Houston’s new Northeast Transmission Water Line will bring an additional 96 million gallons per day (mgd) of water to the city, plus 269 mgd to local water authorities. Construction is anticipated to start later this year, with the first in a series of segments set to be up for proposals next month. With a maximum diameter of 120 in., the line will be the largest to be built in the city, says Venus Price, supervising engineer for the Houston’s Dept. of Public Works and Engineering.
This $450-million, 16.5-mile project comprises 13 segments, 11 segments of which include large, 108-in.- to 120-in.-dia pipe. The entire project, including two interconnections, will be constructed in three phases. The line is being built as part of the city’s Surface Water Transmission Program (SWTP) to meet the region’s projected 2040 water demand.
The first phase of the project includes three segments: two 108-in. lines and a 54-in. interconnection. One of the 108-in. lines and an interconnection have already been advertised, Price says. The city is anticipating awarding by this summer all the segments under the first phase.
“The [108-in.] first project, for which we hope to get proposals on March 2, is about $28 million, and the [54-in. interconnection], for which we’ll get proposals in the middle of March, is about $12 million in construction costs,” Price says. “The award process for these projects is competitive sealed proposal, or CSP.”
Up third is a second 108-in. line, which will be about $20 million. “That’s not going to advertise until the middle of March, so we’re not expecting to get proposals for that one until April,” Price notes.
The first phase will employ both open cut and tunneling approaches, says Mackrena Ramos, senior associate and team leader for Lockwood, Andrews & Newnam Inc. (LAN), which is leading design and serving as program manager.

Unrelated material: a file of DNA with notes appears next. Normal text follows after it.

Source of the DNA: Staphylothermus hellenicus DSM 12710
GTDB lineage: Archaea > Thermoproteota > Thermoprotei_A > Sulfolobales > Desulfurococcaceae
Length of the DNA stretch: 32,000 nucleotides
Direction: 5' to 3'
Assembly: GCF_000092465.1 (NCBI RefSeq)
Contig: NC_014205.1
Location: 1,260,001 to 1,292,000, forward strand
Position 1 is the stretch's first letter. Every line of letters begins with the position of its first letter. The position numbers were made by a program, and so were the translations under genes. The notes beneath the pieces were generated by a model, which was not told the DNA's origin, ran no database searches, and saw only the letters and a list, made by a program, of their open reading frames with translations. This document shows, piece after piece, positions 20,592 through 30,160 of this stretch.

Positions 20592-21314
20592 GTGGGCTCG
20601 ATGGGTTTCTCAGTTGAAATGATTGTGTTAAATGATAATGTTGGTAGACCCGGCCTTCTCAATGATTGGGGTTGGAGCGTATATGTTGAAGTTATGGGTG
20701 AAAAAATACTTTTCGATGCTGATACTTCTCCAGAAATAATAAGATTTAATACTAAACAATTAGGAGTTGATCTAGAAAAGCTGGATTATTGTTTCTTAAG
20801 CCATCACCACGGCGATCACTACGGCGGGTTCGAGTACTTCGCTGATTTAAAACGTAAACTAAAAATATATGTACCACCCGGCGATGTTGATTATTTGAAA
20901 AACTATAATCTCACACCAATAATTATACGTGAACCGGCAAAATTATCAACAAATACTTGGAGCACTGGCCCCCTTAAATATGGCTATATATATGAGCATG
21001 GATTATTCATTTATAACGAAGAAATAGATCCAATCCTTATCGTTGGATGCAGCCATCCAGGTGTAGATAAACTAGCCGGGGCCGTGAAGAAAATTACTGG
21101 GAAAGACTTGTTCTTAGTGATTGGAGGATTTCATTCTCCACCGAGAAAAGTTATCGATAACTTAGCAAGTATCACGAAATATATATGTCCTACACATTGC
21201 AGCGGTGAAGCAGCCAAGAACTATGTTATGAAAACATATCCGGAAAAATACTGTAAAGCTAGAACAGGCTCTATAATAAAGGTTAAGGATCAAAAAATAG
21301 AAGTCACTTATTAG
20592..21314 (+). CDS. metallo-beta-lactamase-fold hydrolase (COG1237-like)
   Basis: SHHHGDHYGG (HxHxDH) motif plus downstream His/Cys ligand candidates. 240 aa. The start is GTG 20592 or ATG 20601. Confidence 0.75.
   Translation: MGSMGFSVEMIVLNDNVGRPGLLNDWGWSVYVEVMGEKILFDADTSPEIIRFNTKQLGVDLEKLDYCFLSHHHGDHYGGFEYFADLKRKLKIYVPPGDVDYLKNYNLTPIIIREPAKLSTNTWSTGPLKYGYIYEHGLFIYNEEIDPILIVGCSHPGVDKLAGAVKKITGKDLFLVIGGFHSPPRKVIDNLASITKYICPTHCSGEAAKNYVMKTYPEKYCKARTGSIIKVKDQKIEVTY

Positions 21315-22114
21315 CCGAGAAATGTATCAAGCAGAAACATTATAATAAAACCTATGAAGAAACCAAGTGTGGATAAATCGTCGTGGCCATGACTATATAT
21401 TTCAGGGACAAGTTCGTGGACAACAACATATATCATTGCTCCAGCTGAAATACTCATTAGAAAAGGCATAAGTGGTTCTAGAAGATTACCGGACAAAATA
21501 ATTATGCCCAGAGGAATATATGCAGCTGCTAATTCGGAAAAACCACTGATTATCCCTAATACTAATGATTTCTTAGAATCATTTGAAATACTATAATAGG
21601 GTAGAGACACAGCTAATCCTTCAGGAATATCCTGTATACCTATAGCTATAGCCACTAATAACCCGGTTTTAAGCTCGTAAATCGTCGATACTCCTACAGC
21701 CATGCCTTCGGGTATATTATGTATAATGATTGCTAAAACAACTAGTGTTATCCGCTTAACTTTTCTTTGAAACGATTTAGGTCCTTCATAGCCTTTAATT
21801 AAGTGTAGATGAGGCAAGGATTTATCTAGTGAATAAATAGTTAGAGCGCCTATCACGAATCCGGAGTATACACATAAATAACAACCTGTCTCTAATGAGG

A feasibility study, begun in 2010, helped to determine an alignment and the pipeline diameter, Ramos explains. “There definitely were some challenges to putting a line this size in an urban environment,” she says.
Since the majority of the pipeline is in easements, the project already has required extensive planning and coordination to make sure they are all in place by the time construction starts, Ramos notes.
In the first phase, construction will begin close to the middle of the alignment, Price explains. “The reason for that is, we have a damaged portion of an existing 66-inch line that was damaged by a non-city contractor some time ago. We’re taking this opportunity to start these projects in the middle and using that interconnection, basically isolating that damaged portion of the line so that we can go in and assess and repair any damage to that line,” she says.
Phase two of the project will include three 108-in. lines and one 120-in. line, with proposals being submitted between summer 2017 and spring 2018 and awards being given between fall 2017 and spring 2018. Meanwhile, phase three will include five 108-in. lines and one 66-in. interconnection, with proposals spanning from summer 2018 to winter 2019 and awards from fall 2018 to spring 2019.
The second phase will be from the middle portion, eastward toward the Northeast Water Purification Plant, while the third phase will be from the middle portion out to I-45, Ramos says.
An ongoing Northeast Water Purification Plant expansion will provide the needed water for the Northeast Transmission Water Line, Price adds. To meet the goal of having that expansion as well as the transmission line in service by 2025, teams are starting now and working in phases, she notes.
“The 108-inch and 120-inch [pipelines] will be the biggest water lines we’ll have in the city,” Price says. “It’s a tremendous effort, and it’s going to really meet our obligations for future growth in the city, so we’re excited to get underway.”